Monday, March 2, 2009

Dow Price/Earnings (P/E) Ratio History Since 1929

This post graphs the Dow Index normalized price/earnings ratio since 1929, and compares the p/e ratio to overall stock market performance. The charts have been updated to include prices and earnings through year-end 2010.

Yearly Graph of Dow Price Earnings (P/E) Ratios Since 1929


Stock Market (Dow Jones Index) normalized/smoothed price/earnings ratio (p/e) history
Dow Normalized P/E Ratio History Since 1929
The chart above (click to enlarge), goes all the way back to 1929; it ends at year-end 2010. What's most striking about this graph is the variability of the price/earnings ratio; the p/e ratio is the price you have to pay for $1 of earnings. This earnings multiple varies from close to 30 all the way down to around seven. And, remember, these are normalized price earnings ratios (the price divided by normalized earnings -- NE). I call this the NPE. If I had used the standard yearly p/e ratio, the variation would be even more dramatic. (As you might guess from just looking at the chart, the average normalized price/earnings ratio is about 15. For more on the normalization calculation, see the end of the post.)

The other thing you might notice is the years in which the big decreases and increases in NPE occurred. Notice anything? The big drops in earnings multiples, or valuation, correspond to years when the stock market crashed -- 1929 for example. The long periods of increases just happen to correspond to years where there was a tremendous bull market -- 1994-1999 for example.

The Impact of Price/Earnings (P/E) Ratios on Dow Performance and Returns


Stock Market dividends, normalized earnings & p/e ratio history, vs closing price (since 1929)
Dow Performance vs P/E History
The above chart (click to enlarge) shows the same NPE data combined now with a) normalized earnings, b) dividends, and c) the Dow year-end closing price.  The vertical axis for NPE values has been moved to the right hand side. The vertical axis for the other data is on the left hand side. (The left vertical axis is log scale; for a short discussion of log graphs, see About Stock Market Log Graphs.)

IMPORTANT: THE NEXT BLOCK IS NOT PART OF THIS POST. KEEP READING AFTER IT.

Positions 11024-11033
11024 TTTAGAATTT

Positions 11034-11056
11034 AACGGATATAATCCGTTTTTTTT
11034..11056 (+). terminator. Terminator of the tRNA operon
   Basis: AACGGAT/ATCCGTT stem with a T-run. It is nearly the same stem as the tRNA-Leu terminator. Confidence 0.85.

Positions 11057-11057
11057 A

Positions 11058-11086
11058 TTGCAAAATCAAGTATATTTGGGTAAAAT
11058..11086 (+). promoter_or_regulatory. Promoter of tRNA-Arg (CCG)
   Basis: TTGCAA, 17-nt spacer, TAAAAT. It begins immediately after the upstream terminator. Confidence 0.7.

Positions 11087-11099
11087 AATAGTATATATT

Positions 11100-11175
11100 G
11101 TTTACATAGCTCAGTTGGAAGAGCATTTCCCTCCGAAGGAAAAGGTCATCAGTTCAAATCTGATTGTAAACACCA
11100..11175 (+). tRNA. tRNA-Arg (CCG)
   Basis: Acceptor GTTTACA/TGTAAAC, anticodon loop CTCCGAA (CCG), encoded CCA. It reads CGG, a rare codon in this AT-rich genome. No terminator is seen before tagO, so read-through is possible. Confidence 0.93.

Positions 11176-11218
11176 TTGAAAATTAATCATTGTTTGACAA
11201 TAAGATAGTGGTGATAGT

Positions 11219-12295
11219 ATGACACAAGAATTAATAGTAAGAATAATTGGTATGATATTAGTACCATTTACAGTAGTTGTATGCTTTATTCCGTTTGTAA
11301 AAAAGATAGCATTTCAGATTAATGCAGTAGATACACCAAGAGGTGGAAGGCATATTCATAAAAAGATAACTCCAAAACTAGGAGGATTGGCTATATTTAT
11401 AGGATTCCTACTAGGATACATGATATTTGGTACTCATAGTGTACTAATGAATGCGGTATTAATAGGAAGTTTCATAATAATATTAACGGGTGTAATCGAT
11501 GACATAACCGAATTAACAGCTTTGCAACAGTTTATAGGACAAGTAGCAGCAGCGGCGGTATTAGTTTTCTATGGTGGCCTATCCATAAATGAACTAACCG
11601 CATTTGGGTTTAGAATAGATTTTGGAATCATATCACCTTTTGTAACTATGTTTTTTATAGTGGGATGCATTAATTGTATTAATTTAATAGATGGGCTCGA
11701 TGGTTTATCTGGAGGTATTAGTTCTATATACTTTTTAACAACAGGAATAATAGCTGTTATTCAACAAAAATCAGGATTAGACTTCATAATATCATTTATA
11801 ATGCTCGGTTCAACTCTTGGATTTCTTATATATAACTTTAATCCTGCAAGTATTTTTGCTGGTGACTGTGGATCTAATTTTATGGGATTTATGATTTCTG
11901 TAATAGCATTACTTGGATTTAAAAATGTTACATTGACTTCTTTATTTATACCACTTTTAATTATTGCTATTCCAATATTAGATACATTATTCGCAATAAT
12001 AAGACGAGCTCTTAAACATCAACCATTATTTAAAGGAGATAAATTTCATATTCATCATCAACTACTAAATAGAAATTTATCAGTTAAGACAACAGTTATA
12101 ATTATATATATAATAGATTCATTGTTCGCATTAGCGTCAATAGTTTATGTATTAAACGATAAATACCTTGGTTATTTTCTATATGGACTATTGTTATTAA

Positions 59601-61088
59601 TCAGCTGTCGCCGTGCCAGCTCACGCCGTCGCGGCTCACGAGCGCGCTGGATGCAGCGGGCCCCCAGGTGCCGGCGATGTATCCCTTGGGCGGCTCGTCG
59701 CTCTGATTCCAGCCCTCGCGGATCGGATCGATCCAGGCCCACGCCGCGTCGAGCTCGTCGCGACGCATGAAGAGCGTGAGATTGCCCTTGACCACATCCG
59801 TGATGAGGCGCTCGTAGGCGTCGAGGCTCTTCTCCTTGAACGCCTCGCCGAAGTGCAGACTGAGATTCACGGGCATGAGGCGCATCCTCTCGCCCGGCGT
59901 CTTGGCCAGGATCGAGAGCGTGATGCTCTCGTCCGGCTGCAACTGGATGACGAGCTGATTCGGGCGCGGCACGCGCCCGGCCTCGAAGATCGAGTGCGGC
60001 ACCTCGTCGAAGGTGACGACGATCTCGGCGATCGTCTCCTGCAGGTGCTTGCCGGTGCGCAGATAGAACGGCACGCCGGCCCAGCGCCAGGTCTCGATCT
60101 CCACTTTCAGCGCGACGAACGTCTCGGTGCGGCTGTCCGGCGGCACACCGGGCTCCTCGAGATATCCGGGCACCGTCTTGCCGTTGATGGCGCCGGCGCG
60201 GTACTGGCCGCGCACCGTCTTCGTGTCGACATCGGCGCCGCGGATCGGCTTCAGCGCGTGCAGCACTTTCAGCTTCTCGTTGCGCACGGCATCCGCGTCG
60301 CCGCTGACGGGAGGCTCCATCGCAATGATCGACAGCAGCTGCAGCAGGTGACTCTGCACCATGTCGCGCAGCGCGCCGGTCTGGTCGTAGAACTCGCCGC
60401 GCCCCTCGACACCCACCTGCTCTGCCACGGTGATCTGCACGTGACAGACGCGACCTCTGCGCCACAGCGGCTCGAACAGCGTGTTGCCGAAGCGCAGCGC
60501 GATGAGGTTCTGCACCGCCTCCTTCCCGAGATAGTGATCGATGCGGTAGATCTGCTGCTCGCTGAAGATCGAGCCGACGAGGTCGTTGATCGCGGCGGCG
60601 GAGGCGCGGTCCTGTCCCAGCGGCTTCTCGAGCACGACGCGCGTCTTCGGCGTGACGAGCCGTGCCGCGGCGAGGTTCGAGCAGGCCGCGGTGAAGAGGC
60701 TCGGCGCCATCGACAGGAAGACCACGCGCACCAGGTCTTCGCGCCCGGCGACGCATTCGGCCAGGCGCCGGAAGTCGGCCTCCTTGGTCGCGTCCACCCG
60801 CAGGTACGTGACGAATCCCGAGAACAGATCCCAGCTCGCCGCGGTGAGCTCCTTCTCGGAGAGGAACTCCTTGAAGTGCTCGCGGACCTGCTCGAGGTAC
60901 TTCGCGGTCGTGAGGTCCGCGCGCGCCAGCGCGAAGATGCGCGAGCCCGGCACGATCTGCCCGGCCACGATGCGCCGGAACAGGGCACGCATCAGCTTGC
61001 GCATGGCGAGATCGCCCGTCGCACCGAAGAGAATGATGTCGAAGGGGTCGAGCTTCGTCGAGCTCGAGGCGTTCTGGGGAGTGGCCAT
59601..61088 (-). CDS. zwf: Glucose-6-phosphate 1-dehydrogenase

This chart reinforces what you might have guessed from looking at the first chart. Notice how (relatively) smooth the growth is in the normalized earnings and dividends lines. There is a pretty consistent up-trend -- around 6%/year. However, the graph of Dow closing prices is not nearly as consistent. Where do we see the big drops in the Dow? When there are big drops in the earnings multiple -- NPE. Where do we see the Dow in long bull markets? When the NPE increases.

What Really Drives Stock Market Prices?


All of the above is based on DJIA (Dow Jones Industrial Average) data; we'd see essentially the same pattern if we were looking at S&P 500 data. Bottom line: In my view, stock market value is driven primarily by earnings and dividends. However, based on about 100 years of stock market history, it looks like year-to-year stock market prices are driven by the earnings multiples -- i.e. p/e ratios. As I have said before, and no doubt will say again, ignoring valutation may be hazardous to your (financial) health.

For an even clearer view of the impact of p/e valuation on (short-term) returns, see The Extraordinary Impact of Price to Earnings Ratios.